I see the gun oil tint seems to take the necks to the orange tint right away.

    I will be very interested to see the results of your experiments.
     
  8. mikeyswood

    mikeyswood Banned

    Jul 22, 2007
    Cincinnati OH
    Luthier of Michael Wayne Instruments
    My hypothesis is that you will recreate partial coloring. I do not see anything accelerating oxidation.
     
  9. recreate.me

    recreate.me

    Apr 2, 2010
    Ontario
    I have posted the first little update, i figure its easiest to put the photos up on a Flickr album so people can scroll through and if anything is significant i will put them up here so its easy for you guys.

    Last night i placed my Squier VM neck into bio hood in UV light for 4 hours, in the album you can see control photos of what the necks look, and then after 4 hours in UV light. So far.....no change.

    Tonight its going back for some more time in the sun :)
     
  10. It might get skin cancer.
     
  11. MNAirHead

    MNAirHead Supporting Member

    Yes.. it does.. we do this with antiques in my victorian home all the time.. gives a nautral aging look vs staining.

    Works great for trim when trying to match the 140 year old stuff.

    Tim
     
  12. recreate.me

    recreate.me

    Apr 2, 2010
    Ontario
    So far it seems like this is getting lots of pretty positive responses! I'm excited to see if this will really accelerate the aging to a nice amber.
     
  13. mikezimmerman

    mikezimmerman Supporting Member

    Apr 29, 2001
    Omaha, Nebraska
    Maybe I'm missing something, but I'd always understood that the "aging" actually happened with the finish, not the wood itself. Therefore, it stands to reason that the techniques you'd use to get an "aged" look depends very much on what type of finish you have. Some types of finish react to UV light differently than others, or not at all.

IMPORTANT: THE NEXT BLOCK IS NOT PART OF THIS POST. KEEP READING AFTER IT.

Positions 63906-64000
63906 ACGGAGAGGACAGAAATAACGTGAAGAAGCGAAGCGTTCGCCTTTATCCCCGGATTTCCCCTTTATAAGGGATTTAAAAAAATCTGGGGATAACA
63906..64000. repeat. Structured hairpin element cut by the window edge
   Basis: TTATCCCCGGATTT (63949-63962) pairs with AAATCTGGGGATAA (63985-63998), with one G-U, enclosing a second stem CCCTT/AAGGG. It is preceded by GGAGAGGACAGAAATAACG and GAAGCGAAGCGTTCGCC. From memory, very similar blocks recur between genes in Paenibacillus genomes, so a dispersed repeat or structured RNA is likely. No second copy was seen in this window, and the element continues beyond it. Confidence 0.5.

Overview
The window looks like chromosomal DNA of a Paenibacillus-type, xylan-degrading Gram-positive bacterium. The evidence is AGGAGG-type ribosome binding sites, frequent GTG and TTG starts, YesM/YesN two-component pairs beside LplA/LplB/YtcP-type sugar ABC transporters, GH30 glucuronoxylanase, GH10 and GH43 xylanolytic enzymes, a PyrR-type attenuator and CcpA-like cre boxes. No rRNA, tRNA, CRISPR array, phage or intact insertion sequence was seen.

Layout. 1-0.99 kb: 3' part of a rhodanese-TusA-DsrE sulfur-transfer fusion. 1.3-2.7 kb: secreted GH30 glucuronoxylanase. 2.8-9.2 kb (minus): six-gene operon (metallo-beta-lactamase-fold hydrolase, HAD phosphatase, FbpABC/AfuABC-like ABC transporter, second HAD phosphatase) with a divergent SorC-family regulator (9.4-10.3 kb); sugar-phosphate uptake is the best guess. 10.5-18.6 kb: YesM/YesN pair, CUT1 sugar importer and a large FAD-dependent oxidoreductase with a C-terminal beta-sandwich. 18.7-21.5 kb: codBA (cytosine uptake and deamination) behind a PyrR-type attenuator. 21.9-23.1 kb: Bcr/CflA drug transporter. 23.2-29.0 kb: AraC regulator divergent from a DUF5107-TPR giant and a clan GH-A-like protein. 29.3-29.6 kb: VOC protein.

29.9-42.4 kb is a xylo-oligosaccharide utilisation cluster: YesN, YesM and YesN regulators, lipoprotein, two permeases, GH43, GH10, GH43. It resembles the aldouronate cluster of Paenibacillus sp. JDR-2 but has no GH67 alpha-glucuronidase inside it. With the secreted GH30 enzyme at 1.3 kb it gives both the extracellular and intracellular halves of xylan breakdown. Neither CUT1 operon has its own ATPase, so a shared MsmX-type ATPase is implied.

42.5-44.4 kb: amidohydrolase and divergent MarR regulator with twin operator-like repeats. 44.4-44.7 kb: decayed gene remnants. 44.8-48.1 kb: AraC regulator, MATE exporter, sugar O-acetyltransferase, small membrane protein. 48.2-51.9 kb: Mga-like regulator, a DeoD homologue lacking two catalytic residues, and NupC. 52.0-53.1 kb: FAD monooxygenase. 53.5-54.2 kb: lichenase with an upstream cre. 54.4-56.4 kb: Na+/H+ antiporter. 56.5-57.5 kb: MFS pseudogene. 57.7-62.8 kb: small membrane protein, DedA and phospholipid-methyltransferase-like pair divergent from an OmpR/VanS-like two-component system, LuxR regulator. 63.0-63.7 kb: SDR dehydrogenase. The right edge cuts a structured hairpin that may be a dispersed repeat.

Mike
     
  14. thudstaff23

    thudstaff23

    Mar 10, 2009
    Seattle, WA
    My concern is when you water the plants, will the necks get wet ; ) Just kidding. I think this is interesting, and wanted to tune in to see how long it takes you to get where you need to be.
     
  15. recreate.me

    recreate.me

    Apr 2, 2010
    Ontario
    I have heard some people say its the finish that ages, i have also heard its the wood. I have heard different finishes age different rates and to different colours. BUT what gives me hope is that people with older ploy necks just like the ones im using say theres have darkened and now have that vintage look. So i expect maybe a week?

    Maybe i will leave it under the UV light all night, maybe all weekend? I dont know how long it will take! haha
     
  16. Jim11895

    Jim11895

    Dec 10, 2009
    Atlanta
    Just my 2 cents about UV exposure to age the wood. If it is finished, the UV light will yellow the finish. A polyurethane finish will yellow more slowly than a nitocellulose or lacquer finish. An epoxy finish will yellow REALLY quickly. UV-B is more aggressive than UV-A, and will age the finish, whatever it is, much faster. I know this because I'm in the high performance paint biz. We use UV cabinets to test for gloss retention and color stability.

    Since wood is organic in nature, I expect UV exposure will yellow it as well, but I'm not sure how the rate of yellowing would compare to that of any given finish.
     
  17. MNAirHead

    MNAirHead Supporting Member

    IF the neck isn't finished there are ways to accelerate this too.

    IN the 1800s they'd fume wood to get it darker.
     
  18. recreate.me

    recreate.me

    Apr 2, 2010
    Ontario
    So quick photo-less update.

    The Squier neck spent another three hours in the UV chamber, still nothing noticable to my eyes. BUT the good news is that the tape i used to cover the pocket is starting to yellow and turn brown around the edges.

    So at least after 7 hours the tape is aging nicely! lol

    I have been silently testing the Mighty Mite neck without really posting results with the 'simulated sunlight' I left it exposed all night for about 10 hours and no change. I dont think the wavelengths have much to do with it. I think the key is the UV light.

    I am planning on leaving the MM neck under the UV light all night, perhaps all weekend. Really trying to speed this up!

    I will you guys know how things go!


    Side note: I am planning on testing that Kiwi Brown shoepolish thing next on a maple neck of an old guitar...
     
  19. Greenman

    Greenman

    Dec 17, 2005
    Ontario Canada
    +1
     
  20. recreate.me

    recreate.me

    Apr 2, 2010
    Ontario
    That might be true. But this is one of those things where I hear different things by different people. So I guess This is my way of finding out if it's the wood or the finish. If no aging occurs there's a good chance it's the finish.